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Mrs. Miniver ()

directed by
featuring Greer Garson, Walter Pidgeon, Teresa Wright, Dame May Whitty, Reginald Owen

As Academy Award-winning films go, Mrs. Miniver has not weathered the years all that well. This prettified, idealized view of the upper-class British home front during World War II sometimes seems over-calculated and contrived when seen today. In particular, Greer Garson's Oscar-winning performance in the title role often comes off as artificial, especially when she nobly tends her rose garden while her stalwart husband (Walter Pidgeon) participates in the evacuation at Dunkirk. However, even if the film has lost a good portion of its ability to move and inspire audiences, it is easy to see why it was so popular in 1942-and why Winston Churchill was moved to comment that its propaganda value was worth a dozen battleships. Everyone in the audience-even English audiences, closer to the events depicted in the film than American filmgoers-liked to believe that he or she was capable of behaving with as much grace under pressure as the Miniver family. The film's setpieces-the Minivers huddling in their bomb shelter during a Luftwaffe attack, Mrs. Miniver confronting a downed Nazi paratrooper in her kitchen, an annual flower show being staged despite the exigencies of bombing raids, cleric Henry Wilcoxon's climactic call to arms from the pulpit of his ruined church-are masterfully staged and acted, allowing one to ever so briefly forget that this is, after all, slick propagandizing. In addition to Best Picture and Best Actress, Mrs. Miniver garnered Oscars for best supporting actress (Teresa Wright), best director (William Wyler), best script (Arthur Wimperis, George Froschel, James Hilton, Claudine West), best cinematography (Joseph Ruttenberg) and best producer (Sidney Franklin). Sidebar: Richard Ney, who plays Greer Garson's son, later married the actress-and still later became a successful Wall Street financier. Mrs. Miniver was followed by a 1951 sequel, The Miniver Story, but without the wartime setting the bloom was off the rose. ~ Hal Erickson, Rovi Hide synopsis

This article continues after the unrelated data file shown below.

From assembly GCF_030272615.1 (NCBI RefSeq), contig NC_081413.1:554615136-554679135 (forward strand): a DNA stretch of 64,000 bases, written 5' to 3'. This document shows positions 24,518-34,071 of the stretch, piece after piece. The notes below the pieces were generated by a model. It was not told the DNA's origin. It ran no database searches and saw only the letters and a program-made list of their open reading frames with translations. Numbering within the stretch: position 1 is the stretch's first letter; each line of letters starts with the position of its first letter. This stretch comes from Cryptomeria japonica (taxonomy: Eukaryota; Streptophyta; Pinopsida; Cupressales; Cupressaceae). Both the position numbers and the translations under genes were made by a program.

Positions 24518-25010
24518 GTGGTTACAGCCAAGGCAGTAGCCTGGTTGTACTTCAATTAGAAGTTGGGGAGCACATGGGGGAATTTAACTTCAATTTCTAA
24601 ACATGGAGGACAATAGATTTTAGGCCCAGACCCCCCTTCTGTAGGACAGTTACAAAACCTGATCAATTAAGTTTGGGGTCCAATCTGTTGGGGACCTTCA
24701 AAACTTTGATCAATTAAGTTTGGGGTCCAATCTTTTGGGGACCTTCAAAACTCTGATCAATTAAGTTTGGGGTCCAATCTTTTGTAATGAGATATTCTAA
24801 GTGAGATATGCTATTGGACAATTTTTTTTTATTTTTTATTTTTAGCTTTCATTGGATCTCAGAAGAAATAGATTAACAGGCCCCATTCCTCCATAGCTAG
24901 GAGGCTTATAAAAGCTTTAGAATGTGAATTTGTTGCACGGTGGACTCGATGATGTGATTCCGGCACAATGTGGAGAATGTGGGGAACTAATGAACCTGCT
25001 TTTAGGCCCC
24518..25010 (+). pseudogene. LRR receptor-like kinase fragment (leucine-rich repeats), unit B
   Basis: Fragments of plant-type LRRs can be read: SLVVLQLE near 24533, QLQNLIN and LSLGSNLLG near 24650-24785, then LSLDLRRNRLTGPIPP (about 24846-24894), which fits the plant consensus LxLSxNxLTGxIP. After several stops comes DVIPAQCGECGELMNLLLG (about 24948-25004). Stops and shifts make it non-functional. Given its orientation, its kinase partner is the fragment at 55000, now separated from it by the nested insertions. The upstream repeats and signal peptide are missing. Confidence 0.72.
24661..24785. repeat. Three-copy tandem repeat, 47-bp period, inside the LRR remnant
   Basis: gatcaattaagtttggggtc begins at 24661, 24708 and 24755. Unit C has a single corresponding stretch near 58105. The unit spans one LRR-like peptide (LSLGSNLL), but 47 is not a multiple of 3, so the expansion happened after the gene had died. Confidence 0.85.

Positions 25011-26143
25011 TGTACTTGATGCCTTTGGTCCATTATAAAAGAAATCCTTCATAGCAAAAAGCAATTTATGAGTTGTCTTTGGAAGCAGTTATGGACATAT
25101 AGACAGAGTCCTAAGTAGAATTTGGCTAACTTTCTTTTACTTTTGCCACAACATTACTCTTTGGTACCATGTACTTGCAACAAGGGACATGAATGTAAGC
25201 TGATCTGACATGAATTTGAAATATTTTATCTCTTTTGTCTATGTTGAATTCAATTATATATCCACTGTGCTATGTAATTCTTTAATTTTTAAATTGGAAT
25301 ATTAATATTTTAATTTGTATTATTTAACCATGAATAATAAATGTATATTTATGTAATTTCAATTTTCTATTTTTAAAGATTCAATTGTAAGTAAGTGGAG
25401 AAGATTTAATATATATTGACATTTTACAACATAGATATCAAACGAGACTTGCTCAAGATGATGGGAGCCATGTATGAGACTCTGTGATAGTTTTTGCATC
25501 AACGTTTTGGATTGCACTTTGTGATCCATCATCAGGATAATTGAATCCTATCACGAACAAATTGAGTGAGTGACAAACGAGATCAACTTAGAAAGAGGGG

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Reviews of Mrs. Miniver

Overall customer rating: 5.000
F4pilot

Box office hit

by F4pilot on Jun 28, 2012

Mrs. Miniver is an excellent wartime motion picture. It's a multiple Academy Award winner and was the biggest box office hit of 1942. Impressive film. Highly recommended. More

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